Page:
There are so many variables and I find that I often need to make judgements calls about when to give more insulin or not. The active insulin (insulin on board or bolus on board) are true estimations of how much insulin is active (I think that it is something that needs to be personalized at the individual level?). Experience has taught me when the pump is likely over- or under-estimating bolus and I make judgement calls in response. Although “eliminating the question of compliance in treatment” may be important, it also has high costs. I think it is not feasible to store all the information that the person with diabetes knows about their own treatment. Mind vs. machine?

Also, another question can this can correct hypoglycemia? Will it include glucagon? We would still need to check blood sugar for this I assume. In my experience, stopping the pump is not a good way to correct glucose.

Perhaps I’m just a control freak and I’m not ready to give up the control of my pump to some other device!

OH MY GOD! Want! Want! WANT! That is so awesome. (The main reason I want it is because I’m incredibly non-compliant, and it would be lovely to have something that forced me to be compliant.)

Getting closer to closing the loop! Yay!!

I am currently using the Opod and dexy both and I am still learning the ins and outs I hope I gain tighter control like that!!

I agree with your skepticism. I am glad to know they are working on this and improving their results, but I still see too much variation in sensor and meter BS to be comfortable with something else controlling my insulin intake. Sometimes my sensor BS value seems right on but definitely not all the time. When it does not match my meter, I will check my BS with my meter up to 3 times & sometimes get 3 different results! - so which one is correct?

At the moment I am more than happy with a pump and CGMS!

Do you suppose that Insurance companies might actually be more willing to pay for a closed loop system because it would help the problem of non-compliance which just having a pump and/or CGMS cannot do???

This sounds pretty amazing, but what would be even more amazing is if they could make an artificial pancreas that can do all the things a real pancreas can do. I know a young lady who has pancreatitis and of course has diabetes as a result. But she only has half of her pancreas left now, and as you know it also produces bile and other enzymes, and I don’t know what all. What I do know is she is down to 89 pounds now because she can’t hold her food down. I also have a cousin out in California who has just developed pancreatitis and they just removed a third of her pancreas last week. She will probably be diabetic too. She has also lost an exceptional amount of weight. I know the artificial pancreas is a technological breakthrough for some diabetics, but for my poor friends life is looking pretty bleak. They are doing some pancreas transplants now, but I don’t know what the prerequisites are for getting on the list to get that done. Anyway, I didn’t mean to sound like a party pooper, I just saw this post and immediately thought of two very good friends who don’t even have the positive outlook of us diabetics. I feel very bad for them. OK, I’m done,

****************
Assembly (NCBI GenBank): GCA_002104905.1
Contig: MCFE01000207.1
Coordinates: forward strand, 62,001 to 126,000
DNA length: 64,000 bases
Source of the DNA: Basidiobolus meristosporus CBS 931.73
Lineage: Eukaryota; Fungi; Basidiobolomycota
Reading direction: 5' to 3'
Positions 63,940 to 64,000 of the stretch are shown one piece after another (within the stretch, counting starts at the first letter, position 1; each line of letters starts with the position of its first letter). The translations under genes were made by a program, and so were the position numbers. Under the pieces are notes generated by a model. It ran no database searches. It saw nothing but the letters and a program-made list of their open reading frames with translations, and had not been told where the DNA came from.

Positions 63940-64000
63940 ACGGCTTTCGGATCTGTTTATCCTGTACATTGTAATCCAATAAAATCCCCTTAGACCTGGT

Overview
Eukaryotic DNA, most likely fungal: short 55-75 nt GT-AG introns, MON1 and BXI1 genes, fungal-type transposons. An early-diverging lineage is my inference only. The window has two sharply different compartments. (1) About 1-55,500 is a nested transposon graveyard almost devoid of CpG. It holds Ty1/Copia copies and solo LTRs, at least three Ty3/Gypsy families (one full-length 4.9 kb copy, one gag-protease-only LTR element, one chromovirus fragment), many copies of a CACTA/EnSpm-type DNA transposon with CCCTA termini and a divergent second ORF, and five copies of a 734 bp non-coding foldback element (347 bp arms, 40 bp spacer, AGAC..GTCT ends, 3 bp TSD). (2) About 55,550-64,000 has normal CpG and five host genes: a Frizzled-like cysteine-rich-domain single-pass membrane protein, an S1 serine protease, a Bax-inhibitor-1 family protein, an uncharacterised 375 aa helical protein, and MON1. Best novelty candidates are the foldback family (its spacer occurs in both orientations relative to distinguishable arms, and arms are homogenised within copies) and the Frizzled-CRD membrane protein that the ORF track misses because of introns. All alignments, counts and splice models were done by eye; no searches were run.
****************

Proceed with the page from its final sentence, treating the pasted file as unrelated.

Peace, Y’all

Wow! When will this come to market? I would prefer though, for the artificial pancreas to only cover basal insulin AND shut off for two hours when your BS hits 50 (assuming cgms was mega-accurate). I would like control over the bolus insulin. Cgms portion can tell you if you need to correct if you did not get enough insulin to cover your meals. When walking around and active, you will need control over how much IOB you need to cover. Since AP can’t factor in exercise, and since our basals are based on normal, everyday activity (which can change) I see the artificial pancreas as being great mainly for keeping blood sugars stable overnight. I would like to be alerted to high and low blood sugars and given the chance to control the information myself. Kristin is correct about disconnecting not being fast enough to correct a low, but I would like an extremely loud alarm when BS hits 50, and I would still like insulin discontinued for two hours anyway so when you are 50 you are not still getting even more insulin. No, not willing to turn over all care to an AP, but would appreciate a little more basal help at times when the AP can more safely do it (when you are at rest and there is no food in the system).

I would think that the way you would solve the problem of relying on the one system is to have redundancy in the checking of glucose levels. If you have one system checking against another and then the two comparing the results and then making the judgement call would be better. Currently from what I read is that most people check against a meter. If two system were in place and the comparison would occur between the two then you could try to get a more reliable result. that is the way that is done in software to maintain up time of servers. Sorry for getting geeky on this. But a fail safe would make me feel better. At least someone is working on a solution. cheers